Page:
4 Steps to Budgeting for the Holidays Now

Our favorite things about the upcoming holiday season:

  • Visiting with family and friends
  • Sparkly décor and general festivities
  • Gifts (we're just being honest)
  • As much hot chocolate or anything pumpkin flavored as we want, sans judgment

Our least favorite parts of the holiday season:

  • Airfare to visit family and friends
  • How all that fun holiday-themed décor adds up
  • Shelling out for gifts (again, being honest)
  • Sugar coma from the pumpkin spice lattes and guilt about all that hot chocolate

Admittedly, we can't help you very much with that sweet-hot-beverage addiction, but we can help you get through holiday madness with your financial health intact. As reader Mara put it yesterday:

"I am back in debt, but not by much. I want to pay this up by January so this year I will not be buying too many Christmas presents."

Smart! And yes, there is a way to celebrate the holidays in style and show everyone you love them, without winding up in the red yourself.

So today, well in advance of Christmas, Hanukkah, Kwanzaa or whatever you celebrate, we'll break down the four easy steps to budgeting for this year.

1. Decide Where Holiday Spending Fits in Your Budget

LearnVest lives by the 50/20/30 Rule, which states that 50% of your take-home pay should go toward essential living expenses like rent and food; 20% should go toward financial goals like retirement contributions and debt payments; and 30% should go toward your Lifestyle Choices, which are the personal, and often fun, decisions you make about your money. Lifestyle Choices often include things like your cable bill, charitable giving, entertainment, hobbies, etc.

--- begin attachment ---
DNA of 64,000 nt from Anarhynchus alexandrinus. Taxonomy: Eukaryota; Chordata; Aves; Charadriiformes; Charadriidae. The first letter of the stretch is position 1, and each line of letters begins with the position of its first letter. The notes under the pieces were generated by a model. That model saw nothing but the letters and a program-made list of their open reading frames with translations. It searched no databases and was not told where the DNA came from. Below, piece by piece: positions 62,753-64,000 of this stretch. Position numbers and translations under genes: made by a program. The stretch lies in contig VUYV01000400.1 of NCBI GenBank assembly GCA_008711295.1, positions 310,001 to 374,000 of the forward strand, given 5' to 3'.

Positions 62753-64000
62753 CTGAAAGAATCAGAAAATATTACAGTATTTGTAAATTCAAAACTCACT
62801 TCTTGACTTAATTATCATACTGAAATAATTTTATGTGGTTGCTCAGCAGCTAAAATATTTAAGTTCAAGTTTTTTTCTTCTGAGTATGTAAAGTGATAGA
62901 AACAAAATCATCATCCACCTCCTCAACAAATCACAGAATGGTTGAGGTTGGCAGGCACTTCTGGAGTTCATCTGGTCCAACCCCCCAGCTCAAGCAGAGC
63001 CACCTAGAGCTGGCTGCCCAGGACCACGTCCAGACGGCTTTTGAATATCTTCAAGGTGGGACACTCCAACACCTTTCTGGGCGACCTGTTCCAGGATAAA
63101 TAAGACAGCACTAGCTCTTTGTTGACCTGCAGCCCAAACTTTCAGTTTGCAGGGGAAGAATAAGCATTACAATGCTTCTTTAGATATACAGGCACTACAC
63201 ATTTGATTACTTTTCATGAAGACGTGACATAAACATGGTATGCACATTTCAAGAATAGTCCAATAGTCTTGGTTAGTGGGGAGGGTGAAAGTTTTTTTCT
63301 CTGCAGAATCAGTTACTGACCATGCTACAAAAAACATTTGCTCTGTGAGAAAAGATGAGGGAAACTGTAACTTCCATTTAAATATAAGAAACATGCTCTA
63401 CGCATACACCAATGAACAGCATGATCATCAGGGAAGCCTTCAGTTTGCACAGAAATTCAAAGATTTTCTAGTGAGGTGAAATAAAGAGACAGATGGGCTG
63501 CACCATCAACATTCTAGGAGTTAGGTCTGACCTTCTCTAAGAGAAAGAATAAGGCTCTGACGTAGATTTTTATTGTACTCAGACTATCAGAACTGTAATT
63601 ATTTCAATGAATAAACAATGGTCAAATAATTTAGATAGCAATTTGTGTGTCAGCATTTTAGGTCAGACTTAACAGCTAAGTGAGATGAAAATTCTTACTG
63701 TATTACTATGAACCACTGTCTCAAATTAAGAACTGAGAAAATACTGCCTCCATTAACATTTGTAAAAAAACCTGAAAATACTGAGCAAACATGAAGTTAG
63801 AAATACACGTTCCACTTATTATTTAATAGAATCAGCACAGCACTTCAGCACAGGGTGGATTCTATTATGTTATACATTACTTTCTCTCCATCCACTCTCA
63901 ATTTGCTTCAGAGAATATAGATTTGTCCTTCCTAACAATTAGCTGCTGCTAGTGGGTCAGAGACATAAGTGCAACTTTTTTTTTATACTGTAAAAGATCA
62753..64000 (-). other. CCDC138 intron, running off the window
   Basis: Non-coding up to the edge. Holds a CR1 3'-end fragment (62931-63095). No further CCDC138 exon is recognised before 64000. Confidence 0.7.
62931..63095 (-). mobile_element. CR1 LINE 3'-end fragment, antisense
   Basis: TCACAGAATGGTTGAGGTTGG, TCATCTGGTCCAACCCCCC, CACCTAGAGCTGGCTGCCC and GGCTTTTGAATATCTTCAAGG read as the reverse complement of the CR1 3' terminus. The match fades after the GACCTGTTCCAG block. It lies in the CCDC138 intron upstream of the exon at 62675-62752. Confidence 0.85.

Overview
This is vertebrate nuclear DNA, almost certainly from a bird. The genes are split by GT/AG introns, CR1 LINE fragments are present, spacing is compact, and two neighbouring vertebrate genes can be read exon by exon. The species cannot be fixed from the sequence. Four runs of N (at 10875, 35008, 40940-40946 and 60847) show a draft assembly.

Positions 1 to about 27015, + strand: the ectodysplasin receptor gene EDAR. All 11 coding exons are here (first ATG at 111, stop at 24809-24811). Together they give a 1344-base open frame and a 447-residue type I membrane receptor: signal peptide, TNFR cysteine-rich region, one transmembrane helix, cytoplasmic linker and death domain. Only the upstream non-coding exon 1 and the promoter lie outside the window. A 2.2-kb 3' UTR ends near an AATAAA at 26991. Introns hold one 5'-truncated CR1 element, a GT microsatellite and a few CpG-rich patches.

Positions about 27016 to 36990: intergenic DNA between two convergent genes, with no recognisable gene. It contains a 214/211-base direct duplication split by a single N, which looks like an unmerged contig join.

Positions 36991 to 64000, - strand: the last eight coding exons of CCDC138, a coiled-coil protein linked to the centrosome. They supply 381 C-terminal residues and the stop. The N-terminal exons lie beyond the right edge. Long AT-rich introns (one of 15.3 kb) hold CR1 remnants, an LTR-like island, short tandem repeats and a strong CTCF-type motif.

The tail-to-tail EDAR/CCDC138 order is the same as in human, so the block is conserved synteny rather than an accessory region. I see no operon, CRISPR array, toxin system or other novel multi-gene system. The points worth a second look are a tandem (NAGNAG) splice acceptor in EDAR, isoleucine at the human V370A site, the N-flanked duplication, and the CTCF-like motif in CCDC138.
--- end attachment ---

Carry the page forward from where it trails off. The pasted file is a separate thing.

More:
Although holiday spending often feels essential (how can you not give your mom a gift?), it falls into this 30% allocated to Lifestyle Choices.

Of course, if you are planning for holiday travel, gifts and more, you’ll need to bake them into your budget. And unless you already had a ton of wiggle room, this will probably mean cutting back in other areas to make up the difference. We'll show you how below.

The good news? If you start now, you're less likely to feel the pinch, less likely to make spendy, last-minute impulse-present buys and more likely to get a plane ticket for a price that won't eat up your whole gift budget.

RELATED: The Best Time to Buy Airline Tickets for Every Occasion 

2. Calculate How Much Can You Spare

The easiest way to calculate where your holiday budget is coming from is to log in to LearnVest’s Money Center to see your spending trends. These are already grouped in your Financial Inbox according to the 50/20/30 Rule, so you can see at a glance what percentage of your income you’re spending on Lifestyle Expenses.

If you have money left in your Lifestyle Choices before the 30% mark, you can allocate the leftovers to holiday spending—and create a special color-coded folder to account for it. If not, it’s time to trim back.

Could you free up enough for holiday travel by cutting a dinner out once a month, or temporarily stretching your time between salon visits? How about freezing your gym membership for two months and starting anew in January? You'd be amazed by how easy it is to free up funds when you see exactly how much you're spending on what laid out before you.

You can even set a specific savings goal for the holidays in the Money Center and play with various contribution amounts per month to see how far they would get you.

3. Obey the Seasonal Spending Commandments

These are a few easy rules to follow to make sure your holidays are happy and financially healthy: